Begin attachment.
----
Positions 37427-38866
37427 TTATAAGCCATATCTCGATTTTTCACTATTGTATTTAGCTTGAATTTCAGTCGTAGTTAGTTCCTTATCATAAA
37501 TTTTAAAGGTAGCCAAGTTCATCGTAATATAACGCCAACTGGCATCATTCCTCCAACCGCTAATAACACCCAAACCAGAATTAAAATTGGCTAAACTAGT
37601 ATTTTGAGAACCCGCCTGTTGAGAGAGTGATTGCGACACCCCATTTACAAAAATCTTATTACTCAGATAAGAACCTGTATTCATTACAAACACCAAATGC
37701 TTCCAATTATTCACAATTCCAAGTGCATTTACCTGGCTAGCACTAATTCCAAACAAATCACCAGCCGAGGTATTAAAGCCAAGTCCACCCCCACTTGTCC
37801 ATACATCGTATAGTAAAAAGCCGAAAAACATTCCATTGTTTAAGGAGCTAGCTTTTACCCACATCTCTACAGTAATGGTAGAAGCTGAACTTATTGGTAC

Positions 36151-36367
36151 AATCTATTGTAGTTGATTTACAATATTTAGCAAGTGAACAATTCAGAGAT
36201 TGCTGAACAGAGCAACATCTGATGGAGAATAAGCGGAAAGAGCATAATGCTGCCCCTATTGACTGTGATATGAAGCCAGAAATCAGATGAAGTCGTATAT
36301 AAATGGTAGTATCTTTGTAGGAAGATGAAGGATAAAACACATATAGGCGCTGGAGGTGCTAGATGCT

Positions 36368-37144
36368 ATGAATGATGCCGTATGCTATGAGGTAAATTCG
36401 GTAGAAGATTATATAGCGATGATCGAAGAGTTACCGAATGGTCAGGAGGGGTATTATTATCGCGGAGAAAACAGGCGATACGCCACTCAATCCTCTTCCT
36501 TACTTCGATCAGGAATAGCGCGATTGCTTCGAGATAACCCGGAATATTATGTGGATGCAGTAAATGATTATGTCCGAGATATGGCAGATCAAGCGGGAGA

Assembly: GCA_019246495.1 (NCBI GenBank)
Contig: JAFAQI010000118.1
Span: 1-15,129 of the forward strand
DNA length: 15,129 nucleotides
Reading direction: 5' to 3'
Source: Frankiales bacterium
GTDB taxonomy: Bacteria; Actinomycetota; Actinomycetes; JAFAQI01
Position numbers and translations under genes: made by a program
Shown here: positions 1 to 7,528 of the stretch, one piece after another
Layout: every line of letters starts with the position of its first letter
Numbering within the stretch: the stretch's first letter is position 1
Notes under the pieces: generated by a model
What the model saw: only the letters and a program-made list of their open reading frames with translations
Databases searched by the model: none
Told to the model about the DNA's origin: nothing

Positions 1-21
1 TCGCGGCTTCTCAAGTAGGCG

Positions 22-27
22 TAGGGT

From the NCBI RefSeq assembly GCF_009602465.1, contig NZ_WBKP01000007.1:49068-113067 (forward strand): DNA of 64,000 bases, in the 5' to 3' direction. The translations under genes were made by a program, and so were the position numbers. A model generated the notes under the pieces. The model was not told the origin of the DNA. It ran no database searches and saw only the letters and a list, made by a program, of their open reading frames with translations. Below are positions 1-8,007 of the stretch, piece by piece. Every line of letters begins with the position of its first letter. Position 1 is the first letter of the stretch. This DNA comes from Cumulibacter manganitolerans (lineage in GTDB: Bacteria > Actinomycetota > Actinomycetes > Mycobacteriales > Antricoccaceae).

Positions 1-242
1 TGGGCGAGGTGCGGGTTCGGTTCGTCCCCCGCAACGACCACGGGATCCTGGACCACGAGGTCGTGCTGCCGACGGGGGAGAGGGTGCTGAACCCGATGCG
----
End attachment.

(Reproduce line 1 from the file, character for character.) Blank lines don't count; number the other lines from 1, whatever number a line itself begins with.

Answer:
Positions 37427-38866